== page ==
African-Americans receive fewer stem cell transplants than whites
Feb 8, 2007 - 2:56:20 AM
Lower transplant rates in ethnic communities may be explained somewhat by a lack of suitable anonymous donors, a problem the medical community has long known and been working to address. Surprisingly, the study found the discrepancy in treatment held true even when the transplant was autologous (e.g. self-donated stem cells were used) or when the cells were donated by a relative, typically a sibling.
"The National Marrow Donor Program has made great strides in increasing the number of African-American donors, which is important because non-related donors are more likely to have a tissue type that matches the patient if they are of the same ethnic group," said Mary Horowitz, M.D., M.S., chief scientific director for the Center for International Blood and Marrow Transplant Research (CIBMTR) and professor of medicine at the Medical College of Wisconsin, Milwaukee. "But our research shows the problem is more extensive than we thought, and if all we do is increase the number of available anonymous donors, we won't be successful in making sure that everyone who needs transplant gets one. While the shortage of appropriate anonymous donors is an understandable cause of a lower rate of unrelated donor transplantation, it should not affect the use of autologous or related donor transplants in African-Americans, yet the rates of these transplants are also lower."
Stem cell transplant (also known as blood and marrow transplant) is used to treat diseases of the blood and several types of cancer. In the study, researchers looked at the rate of stem cell transplants among African-Americans, Caucasians and men and women for the treatment of three types of cancer most commonly treated with stem cell transplants: leukemia, lymphoma and multiple myeloma. Together, these cancers account for nearly 10 percent of all cancer cases in the United States.
Patients who are candidates for stem cell transplants are most likely to find a matching donor in someone of their own ethnicity. The group of genes known as human leukocyte antigens (HLA) in the donor and patient must be closely matched for the procedure to be successful, and that is more likely to be true within ethnic groups. Because African-Americans have a greater variation of HLA types, it is estimated that three times as many African-American donors are needed to equal the chance of obtaining a Caucasian match, according to the National Cord Blood Program.
The next step is for researchers to determine why the stem cell transplant self-donation and relative-donation rates differ between Caucasians and African-Americans. Among the potential reasons:
Differences in insurance coverage for sophisticated or aggressive health care treatments, including stem cell transplants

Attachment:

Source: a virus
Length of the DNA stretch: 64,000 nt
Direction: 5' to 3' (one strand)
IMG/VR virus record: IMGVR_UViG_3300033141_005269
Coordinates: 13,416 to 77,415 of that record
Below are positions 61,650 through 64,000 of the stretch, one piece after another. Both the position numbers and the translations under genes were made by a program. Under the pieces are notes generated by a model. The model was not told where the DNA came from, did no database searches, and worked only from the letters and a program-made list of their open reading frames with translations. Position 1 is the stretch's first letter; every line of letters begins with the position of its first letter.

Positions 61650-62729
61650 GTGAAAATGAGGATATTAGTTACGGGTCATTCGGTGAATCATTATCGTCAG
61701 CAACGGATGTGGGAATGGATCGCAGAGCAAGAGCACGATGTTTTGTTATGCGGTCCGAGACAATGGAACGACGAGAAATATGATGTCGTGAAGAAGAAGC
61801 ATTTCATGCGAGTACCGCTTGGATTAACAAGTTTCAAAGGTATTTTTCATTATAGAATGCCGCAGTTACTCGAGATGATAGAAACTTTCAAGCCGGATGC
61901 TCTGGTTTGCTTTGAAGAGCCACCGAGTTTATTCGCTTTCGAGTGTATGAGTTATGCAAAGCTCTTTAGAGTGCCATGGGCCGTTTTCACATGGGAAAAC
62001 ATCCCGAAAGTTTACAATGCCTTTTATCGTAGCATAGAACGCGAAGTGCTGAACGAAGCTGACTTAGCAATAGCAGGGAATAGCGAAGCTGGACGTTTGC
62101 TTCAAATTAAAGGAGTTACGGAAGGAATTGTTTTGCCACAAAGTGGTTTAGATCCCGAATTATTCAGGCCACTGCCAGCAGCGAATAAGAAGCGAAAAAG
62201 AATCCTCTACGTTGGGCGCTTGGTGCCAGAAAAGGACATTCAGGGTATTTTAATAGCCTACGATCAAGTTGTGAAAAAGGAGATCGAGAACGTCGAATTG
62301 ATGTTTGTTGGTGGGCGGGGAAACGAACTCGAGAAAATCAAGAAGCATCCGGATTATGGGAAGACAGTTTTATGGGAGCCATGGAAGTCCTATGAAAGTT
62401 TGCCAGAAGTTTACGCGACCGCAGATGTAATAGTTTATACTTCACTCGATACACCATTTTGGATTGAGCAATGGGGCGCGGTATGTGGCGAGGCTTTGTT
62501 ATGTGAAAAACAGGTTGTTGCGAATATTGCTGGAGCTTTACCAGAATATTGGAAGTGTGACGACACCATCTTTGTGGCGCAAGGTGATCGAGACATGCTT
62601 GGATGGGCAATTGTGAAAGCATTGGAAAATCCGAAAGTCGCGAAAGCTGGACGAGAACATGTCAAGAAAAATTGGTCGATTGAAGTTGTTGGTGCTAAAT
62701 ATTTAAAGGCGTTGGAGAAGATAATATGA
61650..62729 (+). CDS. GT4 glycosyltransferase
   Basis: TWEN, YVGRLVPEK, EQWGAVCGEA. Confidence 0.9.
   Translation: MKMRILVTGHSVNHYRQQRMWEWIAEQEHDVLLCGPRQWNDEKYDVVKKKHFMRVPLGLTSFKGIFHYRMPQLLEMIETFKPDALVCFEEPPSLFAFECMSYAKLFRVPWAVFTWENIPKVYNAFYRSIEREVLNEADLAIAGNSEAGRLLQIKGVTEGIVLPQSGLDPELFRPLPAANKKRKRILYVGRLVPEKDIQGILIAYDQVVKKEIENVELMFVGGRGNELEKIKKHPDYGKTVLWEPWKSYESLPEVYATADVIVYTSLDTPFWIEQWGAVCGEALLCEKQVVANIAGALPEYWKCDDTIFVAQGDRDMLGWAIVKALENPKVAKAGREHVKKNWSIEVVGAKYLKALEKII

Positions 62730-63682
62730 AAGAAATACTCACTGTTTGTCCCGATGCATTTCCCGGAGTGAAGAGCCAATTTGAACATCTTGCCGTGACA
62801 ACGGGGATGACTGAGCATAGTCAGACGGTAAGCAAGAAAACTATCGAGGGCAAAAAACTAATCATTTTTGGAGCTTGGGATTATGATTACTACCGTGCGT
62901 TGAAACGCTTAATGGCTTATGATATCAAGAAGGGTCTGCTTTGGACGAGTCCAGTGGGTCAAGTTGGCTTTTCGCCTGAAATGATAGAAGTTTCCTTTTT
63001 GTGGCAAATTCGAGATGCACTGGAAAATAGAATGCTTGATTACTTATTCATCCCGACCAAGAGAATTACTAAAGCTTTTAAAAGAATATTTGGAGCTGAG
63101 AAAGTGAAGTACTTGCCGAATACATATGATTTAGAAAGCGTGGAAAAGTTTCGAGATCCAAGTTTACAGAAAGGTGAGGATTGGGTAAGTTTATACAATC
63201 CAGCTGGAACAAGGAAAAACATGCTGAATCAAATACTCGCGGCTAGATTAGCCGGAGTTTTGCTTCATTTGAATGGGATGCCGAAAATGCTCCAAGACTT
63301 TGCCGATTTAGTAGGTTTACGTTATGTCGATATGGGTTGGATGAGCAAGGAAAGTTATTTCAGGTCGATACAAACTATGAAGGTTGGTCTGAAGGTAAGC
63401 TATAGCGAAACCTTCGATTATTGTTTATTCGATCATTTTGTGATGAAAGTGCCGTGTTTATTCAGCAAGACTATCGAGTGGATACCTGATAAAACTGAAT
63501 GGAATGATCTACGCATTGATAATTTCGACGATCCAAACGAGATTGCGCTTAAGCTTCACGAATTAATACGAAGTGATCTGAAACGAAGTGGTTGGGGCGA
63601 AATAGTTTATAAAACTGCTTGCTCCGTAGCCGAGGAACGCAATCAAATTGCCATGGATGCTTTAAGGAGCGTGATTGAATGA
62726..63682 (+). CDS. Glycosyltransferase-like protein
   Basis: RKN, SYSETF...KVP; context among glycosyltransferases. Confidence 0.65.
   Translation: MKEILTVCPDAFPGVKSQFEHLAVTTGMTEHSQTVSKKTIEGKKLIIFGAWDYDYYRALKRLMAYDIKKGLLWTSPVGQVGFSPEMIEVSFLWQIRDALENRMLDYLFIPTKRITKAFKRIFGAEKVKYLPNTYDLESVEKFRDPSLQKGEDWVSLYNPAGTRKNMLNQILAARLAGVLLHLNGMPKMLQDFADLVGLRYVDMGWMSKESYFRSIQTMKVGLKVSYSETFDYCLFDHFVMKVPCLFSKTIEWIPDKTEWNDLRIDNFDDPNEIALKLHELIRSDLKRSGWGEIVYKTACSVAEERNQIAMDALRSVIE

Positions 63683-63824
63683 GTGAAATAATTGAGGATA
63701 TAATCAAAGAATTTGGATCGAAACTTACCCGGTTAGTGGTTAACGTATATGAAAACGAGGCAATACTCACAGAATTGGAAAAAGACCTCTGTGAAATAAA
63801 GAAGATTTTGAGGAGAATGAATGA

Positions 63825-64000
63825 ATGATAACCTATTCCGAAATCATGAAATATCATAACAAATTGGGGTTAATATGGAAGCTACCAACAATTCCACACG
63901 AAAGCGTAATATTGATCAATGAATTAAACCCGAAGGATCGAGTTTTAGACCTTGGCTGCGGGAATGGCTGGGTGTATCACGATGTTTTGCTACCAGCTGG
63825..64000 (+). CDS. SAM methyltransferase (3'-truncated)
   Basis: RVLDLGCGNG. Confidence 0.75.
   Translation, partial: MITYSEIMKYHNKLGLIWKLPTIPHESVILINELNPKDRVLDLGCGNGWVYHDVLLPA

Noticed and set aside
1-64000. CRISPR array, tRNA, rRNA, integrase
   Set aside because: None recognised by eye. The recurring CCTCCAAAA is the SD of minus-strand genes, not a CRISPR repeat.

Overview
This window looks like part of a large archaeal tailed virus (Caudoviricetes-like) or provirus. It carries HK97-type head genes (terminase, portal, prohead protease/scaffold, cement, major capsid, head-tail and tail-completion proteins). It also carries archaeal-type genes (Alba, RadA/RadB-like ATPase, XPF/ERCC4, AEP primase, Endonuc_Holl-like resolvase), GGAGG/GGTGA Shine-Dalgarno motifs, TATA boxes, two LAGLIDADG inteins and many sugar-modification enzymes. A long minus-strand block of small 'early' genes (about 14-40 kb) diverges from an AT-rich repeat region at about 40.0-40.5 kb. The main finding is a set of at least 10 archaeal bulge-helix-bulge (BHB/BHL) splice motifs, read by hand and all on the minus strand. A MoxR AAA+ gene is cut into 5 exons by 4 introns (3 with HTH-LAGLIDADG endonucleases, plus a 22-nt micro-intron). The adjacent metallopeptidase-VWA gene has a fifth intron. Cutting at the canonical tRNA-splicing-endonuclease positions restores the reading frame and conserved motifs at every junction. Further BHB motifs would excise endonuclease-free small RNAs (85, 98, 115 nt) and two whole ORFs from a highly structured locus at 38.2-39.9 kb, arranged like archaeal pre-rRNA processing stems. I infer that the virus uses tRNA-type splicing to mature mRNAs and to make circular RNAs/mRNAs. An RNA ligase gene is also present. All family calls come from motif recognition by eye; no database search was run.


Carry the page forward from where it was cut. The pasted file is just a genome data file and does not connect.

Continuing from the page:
The effect of cultural attitudes toward the medical system
Physicians attitudes toward minorities
Bias among doctors and patients; for instance, doctors may make assumptions about how different communities feel about aggressive therapy, including stem cell transplants
"The National Marrow Donor Program and the Center for International Blood and Marrow Transplant Research are interested in exploring the reasons for the discrepancy, and may conduct focus groups regarding barriers to participation in transplantation among minorities," said J. Douglas Rizzo, M.D. M.S., associate scientific director of CIBMTR and associate professor of medicine at the Medical College of Wisconsin.
The study also looked at gender differences and although men were somewhat more likely than women to receive autologous stem-cell transplants, the difference wasn't striking and may be just a statistical anomaly, said Dr. Horowitz.
Previous studies have shown that African-Americans are more likely to be diagnosed at advanced stages of cancer and less likely to receive optimal care than Caucasians.
Stem cells are progenitor cells in the bone marrow and blood stream, meaning they can develop into a number of different cell types. Stem cells can be damaged by disease, such as cancer, or treatment, such as chemotherapy or radiation. Stem cell transplant involves taking the cells from healthy donors and infusing them in the ill patient, where they can reproduce more healthy stem cells and strengthen the patient's immune system. Stem cells may be collected, or harvested, directly from the bone marrow, or from the circulating blood and infused into the patient's bloodstream. In addition to being donated anonymously or by a relative, stem cells can sometimes be self-donated. That is, they are removed from the patient, conditioned, and reinfused in the patient after chemotherapy or other stem cell-destroying treatment.
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